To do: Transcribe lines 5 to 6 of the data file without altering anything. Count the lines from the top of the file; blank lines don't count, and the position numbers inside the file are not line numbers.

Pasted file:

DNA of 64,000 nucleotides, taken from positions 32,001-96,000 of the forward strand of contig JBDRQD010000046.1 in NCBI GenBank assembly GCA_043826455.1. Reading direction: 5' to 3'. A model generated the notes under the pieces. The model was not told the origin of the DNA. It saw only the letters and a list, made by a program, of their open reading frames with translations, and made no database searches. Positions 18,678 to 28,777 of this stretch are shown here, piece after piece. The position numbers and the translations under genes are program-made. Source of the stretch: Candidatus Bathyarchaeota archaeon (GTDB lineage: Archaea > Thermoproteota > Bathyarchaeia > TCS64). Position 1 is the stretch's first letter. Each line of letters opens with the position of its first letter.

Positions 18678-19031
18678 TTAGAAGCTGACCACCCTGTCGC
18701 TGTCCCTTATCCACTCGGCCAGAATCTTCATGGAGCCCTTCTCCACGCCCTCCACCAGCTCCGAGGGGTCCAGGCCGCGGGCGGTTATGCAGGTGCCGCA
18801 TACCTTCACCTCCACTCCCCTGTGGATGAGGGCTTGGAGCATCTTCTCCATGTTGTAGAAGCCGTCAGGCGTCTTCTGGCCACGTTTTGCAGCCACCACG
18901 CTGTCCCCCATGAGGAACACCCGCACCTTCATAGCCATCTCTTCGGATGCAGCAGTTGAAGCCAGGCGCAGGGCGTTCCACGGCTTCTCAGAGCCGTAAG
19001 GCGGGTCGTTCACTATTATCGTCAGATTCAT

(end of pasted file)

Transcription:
18801 TACCTTCACCTCCACTCCCCTGTGGATGAGGGCTTGGAGCATCTTCTCCATGTTGTAGAAGCCGTCAGGCGTCTTCTGGCCACGTTTTGCAGCCACCACG
18901 CTGTCCCCCATGAGGAACACCCGCACCTTCATAGCCATCTCTTCGGATGCAGCAGTTGAAGCCAGGCGCAGGGCGTTCCACGGCTTCTCAGAGCCGTAAG